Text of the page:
Restoration of a fractured upper incisor

This patient presented with a fractured upper left lateral incisor. The tooth had previously been restored successfully for many years using a direct composite resin restoration, but the patient was now considering a crown. The medical and dental history was unremarkable and the treatment options were:

• Composite resin restoration

• Porcelain jacket crown

• Porcelain fused-to-metal crown

• Porcelain inlay/veneer.

The patient sought a long-lasting aesthetic restoration and was advised that a crown would necessitate further removal of healthy tooth tissue simply to prepare the tooth. A composite restoration was again recommended, and the lamellar composite technique was advised because it would fulfil the restoration criteria.

Step 1: Creating an incisal guide

To begin with the occlusal features were assessed. This patient had a canine-guided occlusion and the centric occlusion coincided with centric relation. The dentition was heavily restored with several cast restorations.

In order to prevent repeated failures of the restoration that we were planning, a temporary composite was placed into the cavity (without etching or bonding) and cured. This was shaped to conform to the occlusal features palatally, thus reducing the chances of failure in excursions of the mandible. Once this had been established, a simple putty ‘jig’ was created to record the palatal contours.

Step 2: Tooth preparation

Isolation is essential to prevent contamination of the prepared dentine and enamel surfaces. A rubber dam is used to achieve isolation following shade selection. The shade selection is carried out prior to isolation as the enamel is liable to dehydrate and lead to a lighter shade.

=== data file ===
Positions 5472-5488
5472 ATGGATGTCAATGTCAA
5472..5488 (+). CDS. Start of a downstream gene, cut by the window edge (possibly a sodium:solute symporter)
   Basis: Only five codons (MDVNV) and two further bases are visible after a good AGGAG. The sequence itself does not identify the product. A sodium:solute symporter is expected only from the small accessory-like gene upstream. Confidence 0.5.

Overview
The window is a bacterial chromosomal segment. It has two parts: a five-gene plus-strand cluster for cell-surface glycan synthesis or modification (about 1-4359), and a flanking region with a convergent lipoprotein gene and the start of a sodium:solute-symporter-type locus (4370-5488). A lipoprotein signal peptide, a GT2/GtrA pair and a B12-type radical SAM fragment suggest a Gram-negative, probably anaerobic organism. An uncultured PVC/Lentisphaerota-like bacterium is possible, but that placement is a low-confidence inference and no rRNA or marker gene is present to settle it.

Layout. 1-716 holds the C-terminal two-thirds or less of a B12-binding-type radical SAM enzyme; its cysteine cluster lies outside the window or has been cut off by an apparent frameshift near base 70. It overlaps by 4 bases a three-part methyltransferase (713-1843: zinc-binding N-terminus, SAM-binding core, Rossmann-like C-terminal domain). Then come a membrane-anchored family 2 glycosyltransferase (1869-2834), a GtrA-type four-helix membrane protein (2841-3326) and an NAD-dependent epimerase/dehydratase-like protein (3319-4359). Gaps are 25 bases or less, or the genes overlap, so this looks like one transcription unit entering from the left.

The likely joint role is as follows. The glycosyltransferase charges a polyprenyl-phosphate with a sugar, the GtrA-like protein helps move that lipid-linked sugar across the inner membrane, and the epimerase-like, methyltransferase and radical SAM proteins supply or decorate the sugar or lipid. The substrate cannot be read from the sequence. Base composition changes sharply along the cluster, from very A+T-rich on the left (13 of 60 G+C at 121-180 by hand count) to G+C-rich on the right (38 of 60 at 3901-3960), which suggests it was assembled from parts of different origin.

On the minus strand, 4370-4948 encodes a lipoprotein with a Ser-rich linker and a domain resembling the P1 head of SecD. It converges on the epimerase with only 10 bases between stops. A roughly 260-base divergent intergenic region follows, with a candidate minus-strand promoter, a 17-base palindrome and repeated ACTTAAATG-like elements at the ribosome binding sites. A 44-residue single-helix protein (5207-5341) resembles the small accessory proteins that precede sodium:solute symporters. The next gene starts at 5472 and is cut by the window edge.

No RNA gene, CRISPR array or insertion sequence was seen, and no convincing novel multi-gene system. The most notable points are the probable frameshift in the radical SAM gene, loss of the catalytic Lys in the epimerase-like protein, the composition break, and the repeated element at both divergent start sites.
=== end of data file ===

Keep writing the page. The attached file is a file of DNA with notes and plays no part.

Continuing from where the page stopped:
Unsupported enamel surfaces are then removed and a bevelled enamel surface created to enhance bonding area to enamel. This will also reduce the ‘white line’ effect sometimes visible post-operatively when a thick layer of resin is applied prior to placement of the composite.

The tooth is completely etched for 30 seconds using 37% phosphoric acid. The etchant gel is washed away for the full 30 seconds and gently air-dried for 10 seconds (following the composite manufactures guidelines). Care is taken not to desiccate the enamel as this has been shown to reduce the bond to some degree.

Unfilled resin (Bis GMA) is then applied and allowed to percolate the etched enamel and dentine. This is left for 20 seconds before light curing for a further 20 seconds.

Step 3: Restoration

A combination of shades were selected from our shade selection to mimic the tooth tissues. Initially the dentine was restored using a darker A3 shade. This was placed in small increments and light cured.

It is possible to recreate the natural tooth colours by selecting the shades to replace the tooth tissues. Translucent composites can be used to recreate incisal tips where this effect is required.

The putty ‘jig’ was applied to the tooth to start recreating the desired palatal contour. Composite A2 was then applied to the palatal aspect of the tooth and light cured.

The next stage of restoration was to recreate the inter proximal tooth contact. A mylar separating strip was used to prevent the composite from bonding to the adjacent tooth (which had a small distal composite restoration). The chosen enamel shade (A2) was used to restore this and the composite was light cured (30 S) and stoned to enable the correct depth of composite to replace the enamel.

The final layer of composite was then applied and light cured. This was a shade A2. Shade combinations are specified by the composite manufacturers who suggest mixtures for obtaining a desired end-result shade. The bevelled margin prevents a visible join.

Step 4: Finishing

The composite was then smoothed with diamond paste to provide an even finishing surface. The final restoration was a conservative aesthetic option which fulfilled the criteria for restoring this particular tooth.

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